The centrality of democracy to American foreign policy has been declining for many years—at about the same pace, perhaps not coincidentally, as the decline of respect for democracy in America itself. The Trump presidency was a four-year display of contempt not just for the American political process, but for America’s historic democratic allies, whom he singled out for abuse. The president described the British and German leaders as “losers” and the Canadian prime minister as “dishonest” and “weak,” while he cozied up to autocrats—the Turkish president, the Russian president, the Saudi ruling family, and the North Korean dictator, among them—with whom he felt more comfortable, and no wonder: He has shared their ethos of no-questions-asked investments for many years. In 2008, the Russian oligarch Dmitry Rybolovlev paid Trump $95 million—more than twice what Trump had paid just four years earlier—for a house in Palm Beach no one else seemed to want; in 2012, Trump put his name on a building in Baku, Azerbaijan, owned by a company with apparent links to Iran’s Revolutionary Guard Corps. Trump feels perfectly at home in Autocracy Inc., and he accelerated the erosion of the rules and norms that has allowed it to take root in America.
At the same time, a part of the American left has abandoned the idea that “democracy” belongs at the heart of U.S. foreign policy—not out of greed and cynicism but out of a loss of faith in democracy at home. Convinced that the history of America is the history of genocide, slavery, exploitation, and not much else, they don’t see the value of making common cause with Sviatlana Tsikhanouskaya, Nursiman Abdureshid, or any of the other ordinary people around the world forced into politics by their experience of profound injustice. Focused on America’s own bitter problems, they no longer believe America has anything to offer the rest of the world: Although the Hong Kong prodemocracy protesters waving American flags believe many of the same things we believe, their requests for American support in 2019 did not elicit a significant wave of youthful activism in the United States, not even something comparable to the anti-apartheid movement of the 1980s.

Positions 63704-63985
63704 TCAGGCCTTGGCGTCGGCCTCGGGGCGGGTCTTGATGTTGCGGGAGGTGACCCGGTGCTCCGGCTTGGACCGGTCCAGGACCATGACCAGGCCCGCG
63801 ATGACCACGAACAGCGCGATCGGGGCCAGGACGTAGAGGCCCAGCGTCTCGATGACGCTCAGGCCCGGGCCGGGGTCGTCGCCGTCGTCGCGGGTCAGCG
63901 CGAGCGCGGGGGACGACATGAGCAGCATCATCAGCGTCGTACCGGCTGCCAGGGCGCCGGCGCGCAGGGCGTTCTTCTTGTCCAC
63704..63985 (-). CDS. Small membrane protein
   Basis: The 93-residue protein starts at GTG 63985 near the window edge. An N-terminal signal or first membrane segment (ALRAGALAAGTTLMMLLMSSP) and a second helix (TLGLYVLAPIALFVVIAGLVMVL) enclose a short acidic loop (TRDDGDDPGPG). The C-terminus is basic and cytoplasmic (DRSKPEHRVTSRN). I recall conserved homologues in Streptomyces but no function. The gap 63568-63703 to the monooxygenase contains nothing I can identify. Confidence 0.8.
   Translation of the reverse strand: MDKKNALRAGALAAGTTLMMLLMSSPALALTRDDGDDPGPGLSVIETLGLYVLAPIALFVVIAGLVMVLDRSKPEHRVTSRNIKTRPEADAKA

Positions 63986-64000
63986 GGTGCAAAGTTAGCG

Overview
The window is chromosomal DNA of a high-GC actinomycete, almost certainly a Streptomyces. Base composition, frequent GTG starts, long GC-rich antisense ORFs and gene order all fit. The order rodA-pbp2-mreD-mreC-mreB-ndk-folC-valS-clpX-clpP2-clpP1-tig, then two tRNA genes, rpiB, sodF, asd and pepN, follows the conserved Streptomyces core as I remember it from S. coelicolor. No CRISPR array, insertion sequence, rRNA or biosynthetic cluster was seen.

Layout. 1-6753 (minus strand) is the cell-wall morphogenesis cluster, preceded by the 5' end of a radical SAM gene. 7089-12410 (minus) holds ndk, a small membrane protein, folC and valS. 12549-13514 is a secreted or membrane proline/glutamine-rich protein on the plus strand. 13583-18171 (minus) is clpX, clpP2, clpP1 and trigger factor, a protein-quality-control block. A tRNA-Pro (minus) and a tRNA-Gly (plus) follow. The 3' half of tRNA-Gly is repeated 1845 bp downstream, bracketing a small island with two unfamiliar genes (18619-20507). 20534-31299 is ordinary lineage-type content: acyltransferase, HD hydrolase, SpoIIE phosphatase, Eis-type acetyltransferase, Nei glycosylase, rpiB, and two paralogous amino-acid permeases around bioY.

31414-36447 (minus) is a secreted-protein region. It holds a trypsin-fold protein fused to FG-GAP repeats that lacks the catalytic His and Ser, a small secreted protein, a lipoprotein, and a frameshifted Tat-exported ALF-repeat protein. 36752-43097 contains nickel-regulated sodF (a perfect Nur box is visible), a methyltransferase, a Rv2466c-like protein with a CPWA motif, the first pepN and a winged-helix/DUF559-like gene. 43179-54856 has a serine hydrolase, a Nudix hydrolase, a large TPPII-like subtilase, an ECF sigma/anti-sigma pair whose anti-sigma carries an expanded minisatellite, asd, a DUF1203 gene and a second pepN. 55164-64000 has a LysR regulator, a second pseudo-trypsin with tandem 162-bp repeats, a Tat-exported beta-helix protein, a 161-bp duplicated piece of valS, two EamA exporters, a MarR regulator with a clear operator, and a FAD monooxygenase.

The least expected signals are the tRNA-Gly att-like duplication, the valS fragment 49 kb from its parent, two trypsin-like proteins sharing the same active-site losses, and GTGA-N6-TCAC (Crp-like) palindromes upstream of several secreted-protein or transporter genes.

Incorrectly identifying the promotion of democracy around the world with “forever wars,” they fail to understand the brutality of the zero-sum competition now unfolding in front of us. Nature abhors a vacuum, and so does geopolitics. If America removes the promotion of democracy from its foreign policy, if America ceases to interest itself in the fate of other democracies and democratic movements, then autocracies will quickly take our place as sources of influence, funding, and ideas. If Americans, together with our allies, fail to fight the habits and practices of autocracy abroad, we will encounter them at home; indeed, they are already here. If Americans don’t help to hold murderous regimes to account, those regimes will retain their sense of impunity. They will continue to steal, blackmail, torture, and intimidate, inside their countries—and inside ours.